How the Purim story teaches us about gendered appearance expectations

Compare and Contrast:

1. "When each girl's turn came to go to King Ahasuerus at the end of the twelve months (!!) treatment prescribed for women (for that was the period spent on beautifying them: six months with oil of myrrh and six months with women's cosmetics)...." (Esther 2:12)

2. "Quick, then!" said the king to Haman,"Get the (royal) garb...So Haman took the garb...and arrayed Mordecai..." (Esther 6:10-11)

By Rabbi Richard Hirsh

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Despite the hyperbole that is characteristic of the Scroll of Esther, this  gender-specific discrepancy in how much time must be allowed to prepare oneself for public presentation remains a conundrum in contemporary teen-age culture, inside the synagogue as well as outside. There remain significant discrepancies between Bar Mitzvah boys and Bat Mitzvah girls when it comes to "how to dress." The amount of anxiety, expense and energy  that many girls must expend on the appropriate outfit for their service, and in some cases, a separate outfit for the reception that follows, remains disproportionate to the time it takes for most boys to pick out the basic "Bar Mitzvah suit, shirt and tie." And despite the best intentions of socially progressive and gender-sensitive parents, as the father of both a Bat and Bar Mitzvah, I know from our family experiences that we are pushing uphill against socially-constructed but nonetheless demanding expectations, norms and socialization strategies when it comes to "how to dress" for synagogue.

There are certainly a multitude of cultural messages online and in print that suggest what "the ideal" appearance for teenagers ought to be. And not all such representations are negative, exploitative, or designed to foster competitiveness. But there remain enough subtle and not-so-subtle messages aimed at teenage girls about how they ought to look as to perpetuate the "twelve months (girls)/Quick, then! (boys)" dichotomy in the story of Esther. One important step in confronting these issues is to invite boys into the discussion. A valuable synagogue program for teenagers could be one where boys are asked to comment on a series of images of girls, and then listen to the girls as they respond to the comments. This is not to suggest that all boys and all girls will see things the same way. But in a society where gender roles remain imbalanced, it can be a growthful Jewish moment for teens to listen to each other react to expectations about attire as they approach Bat or Bar Mitzvah.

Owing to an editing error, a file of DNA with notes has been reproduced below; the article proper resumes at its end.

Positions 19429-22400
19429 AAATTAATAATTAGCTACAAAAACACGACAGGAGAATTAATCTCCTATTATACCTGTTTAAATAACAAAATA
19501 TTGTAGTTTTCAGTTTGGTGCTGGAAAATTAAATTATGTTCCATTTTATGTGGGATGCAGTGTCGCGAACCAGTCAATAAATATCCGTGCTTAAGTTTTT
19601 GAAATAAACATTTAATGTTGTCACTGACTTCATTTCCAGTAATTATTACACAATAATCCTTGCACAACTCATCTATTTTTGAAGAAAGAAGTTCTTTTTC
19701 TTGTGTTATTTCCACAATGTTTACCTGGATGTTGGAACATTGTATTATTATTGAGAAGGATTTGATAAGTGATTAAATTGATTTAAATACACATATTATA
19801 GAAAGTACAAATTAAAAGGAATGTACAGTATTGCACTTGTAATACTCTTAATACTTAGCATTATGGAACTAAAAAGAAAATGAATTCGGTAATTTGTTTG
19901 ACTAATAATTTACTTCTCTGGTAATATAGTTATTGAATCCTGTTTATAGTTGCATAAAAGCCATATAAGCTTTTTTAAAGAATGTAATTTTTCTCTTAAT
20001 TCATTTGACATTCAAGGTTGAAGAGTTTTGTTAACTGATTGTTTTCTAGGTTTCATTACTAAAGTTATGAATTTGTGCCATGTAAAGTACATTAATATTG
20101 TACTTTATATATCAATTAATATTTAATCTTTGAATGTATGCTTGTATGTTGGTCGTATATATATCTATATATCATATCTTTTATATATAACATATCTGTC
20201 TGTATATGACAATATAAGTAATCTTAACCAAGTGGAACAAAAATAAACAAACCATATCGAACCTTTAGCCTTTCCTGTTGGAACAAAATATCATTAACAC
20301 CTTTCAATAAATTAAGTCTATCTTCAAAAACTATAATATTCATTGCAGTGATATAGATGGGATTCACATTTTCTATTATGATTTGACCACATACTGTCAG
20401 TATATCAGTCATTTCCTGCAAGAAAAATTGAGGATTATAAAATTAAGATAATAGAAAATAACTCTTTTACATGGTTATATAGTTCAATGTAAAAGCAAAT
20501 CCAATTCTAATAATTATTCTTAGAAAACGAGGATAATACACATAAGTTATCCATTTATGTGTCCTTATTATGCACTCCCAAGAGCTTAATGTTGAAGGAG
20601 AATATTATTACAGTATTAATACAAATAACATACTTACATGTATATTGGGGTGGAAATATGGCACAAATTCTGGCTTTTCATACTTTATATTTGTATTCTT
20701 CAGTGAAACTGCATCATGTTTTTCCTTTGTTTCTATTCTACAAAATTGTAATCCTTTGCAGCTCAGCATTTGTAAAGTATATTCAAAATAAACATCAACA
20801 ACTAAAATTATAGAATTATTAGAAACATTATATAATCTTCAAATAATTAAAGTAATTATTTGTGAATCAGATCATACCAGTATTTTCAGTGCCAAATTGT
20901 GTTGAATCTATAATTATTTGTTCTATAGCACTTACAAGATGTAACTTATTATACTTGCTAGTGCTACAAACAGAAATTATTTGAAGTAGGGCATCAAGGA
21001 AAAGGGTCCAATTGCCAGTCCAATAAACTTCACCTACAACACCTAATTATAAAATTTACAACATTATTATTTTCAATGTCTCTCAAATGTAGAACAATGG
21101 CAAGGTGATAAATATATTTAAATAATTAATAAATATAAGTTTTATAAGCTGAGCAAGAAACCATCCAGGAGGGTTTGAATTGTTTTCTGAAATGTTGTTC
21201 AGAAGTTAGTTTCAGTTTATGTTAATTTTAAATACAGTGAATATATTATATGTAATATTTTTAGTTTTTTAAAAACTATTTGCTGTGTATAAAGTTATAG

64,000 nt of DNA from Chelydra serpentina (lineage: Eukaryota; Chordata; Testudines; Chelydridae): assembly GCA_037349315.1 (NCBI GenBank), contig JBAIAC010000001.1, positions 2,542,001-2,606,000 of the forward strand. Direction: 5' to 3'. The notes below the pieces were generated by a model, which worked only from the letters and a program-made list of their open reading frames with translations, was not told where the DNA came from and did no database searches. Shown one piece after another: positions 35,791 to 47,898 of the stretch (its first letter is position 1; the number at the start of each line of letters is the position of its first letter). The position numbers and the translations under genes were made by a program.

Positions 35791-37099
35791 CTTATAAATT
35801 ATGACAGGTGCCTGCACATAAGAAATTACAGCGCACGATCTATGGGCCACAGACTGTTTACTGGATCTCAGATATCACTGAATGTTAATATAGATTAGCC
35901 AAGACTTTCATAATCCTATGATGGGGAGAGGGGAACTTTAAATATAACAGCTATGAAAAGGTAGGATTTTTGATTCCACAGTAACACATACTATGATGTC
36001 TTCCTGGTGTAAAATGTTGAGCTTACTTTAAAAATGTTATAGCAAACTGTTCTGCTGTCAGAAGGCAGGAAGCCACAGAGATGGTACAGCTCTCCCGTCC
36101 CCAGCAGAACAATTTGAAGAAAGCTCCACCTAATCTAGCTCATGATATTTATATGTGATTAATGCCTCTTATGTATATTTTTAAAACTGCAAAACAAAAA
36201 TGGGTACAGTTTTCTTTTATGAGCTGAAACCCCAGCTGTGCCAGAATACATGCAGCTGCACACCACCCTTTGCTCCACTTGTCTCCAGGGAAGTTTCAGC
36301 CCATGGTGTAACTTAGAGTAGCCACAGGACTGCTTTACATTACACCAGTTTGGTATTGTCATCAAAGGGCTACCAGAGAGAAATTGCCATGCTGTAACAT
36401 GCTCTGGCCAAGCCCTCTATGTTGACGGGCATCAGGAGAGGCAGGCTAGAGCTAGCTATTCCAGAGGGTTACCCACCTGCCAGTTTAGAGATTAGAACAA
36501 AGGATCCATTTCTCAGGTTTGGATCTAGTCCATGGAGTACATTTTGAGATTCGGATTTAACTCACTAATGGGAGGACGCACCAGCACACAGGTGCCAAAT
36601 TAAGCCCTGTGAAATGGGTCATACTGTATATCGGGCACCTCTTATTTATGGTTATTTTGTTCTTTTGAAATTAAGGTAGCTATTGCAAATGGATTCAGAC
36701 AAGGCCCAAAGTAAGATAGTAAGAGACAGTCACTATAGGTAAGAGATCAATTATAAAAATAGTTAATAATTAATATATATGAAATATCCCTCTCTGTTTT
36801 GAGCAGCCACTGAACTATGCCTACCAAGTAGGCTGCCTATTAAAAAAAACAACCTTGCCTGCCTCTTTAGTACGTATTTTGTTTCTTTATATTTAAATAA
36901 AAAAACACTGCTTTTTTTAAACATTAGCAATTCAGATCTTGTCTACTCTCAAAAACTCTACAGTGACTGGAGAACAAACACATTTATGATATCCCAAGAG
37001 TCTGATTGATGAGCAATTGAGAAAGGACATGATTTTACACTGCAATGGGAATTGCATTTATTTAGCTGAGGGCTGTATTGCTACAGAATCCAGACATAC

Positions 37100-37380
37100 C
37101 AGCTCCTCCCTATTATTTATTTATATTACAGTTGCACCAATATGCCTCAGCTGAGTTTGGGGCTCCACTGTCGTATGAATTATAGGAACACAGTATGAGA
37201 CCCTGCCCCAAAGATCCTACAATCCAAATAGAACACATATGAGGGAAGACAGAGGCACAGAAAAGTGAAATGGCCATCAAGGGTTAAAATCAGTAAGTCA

At this turning point of the teenage years, we strive to convince young Jewish students that Judaism has something more to say about how we live our lives than just Shabbat, holidays and food. But when it comes to appearance, most of the Jewish guidance we can offer centers of the traditions of tzniut ("modesty"),  which consists almost exclusively of rules written by men for women. While modesty may remain a virtue, who should be determining how "modesty" gets defined? In recent years, the gender-imbalance and patriarchal power that guided the creation of these regulations has been challenged -- an important step in empowering Jewish girls and women to revisit, review and revise standards of dress from their own perspective. (I suspect that left to their own resources, the women preparing for meeting King Ahasuerus might well have resisted the twelve-month regimen to which they were subjected.)

In some ways, teenage Jewish girls and boys are up against the same issues: well-funded and ubiquitous media that supports a well-funded fashion industry that supports a series of socially-constructed expectations about "how to look." And both boys and girls are under much social and peer pressure to align with these expectations, and to submit to the cultural  messages about what makes for popularity and acceptance. But it remains sadly true that girls are under much more pressure than are boys when it comes to how to dress. We still have a long way to go.

I acknowledge that the binary framing of this reflection leaves out the complex and important discussion of appearance/attire for teens who identify as, are uncertain about, or may be struggling with gender-fluid and trans identity and appearance. Perhaps the disruption of norms that non-binary identification often implies might well turn out to be a resource in disrupting the discrepancies of expectations of appearance for boys and girls. As the Scroll of Esther teaches, sometimes help indeed comes mimakom acher - "from a different place."

Rabbi Richard Hirsh, Congregation M'kor Shalom, Cherry Hill, NJ. Rabbi Hirsh is a member of JWI’s Clergy Task Force.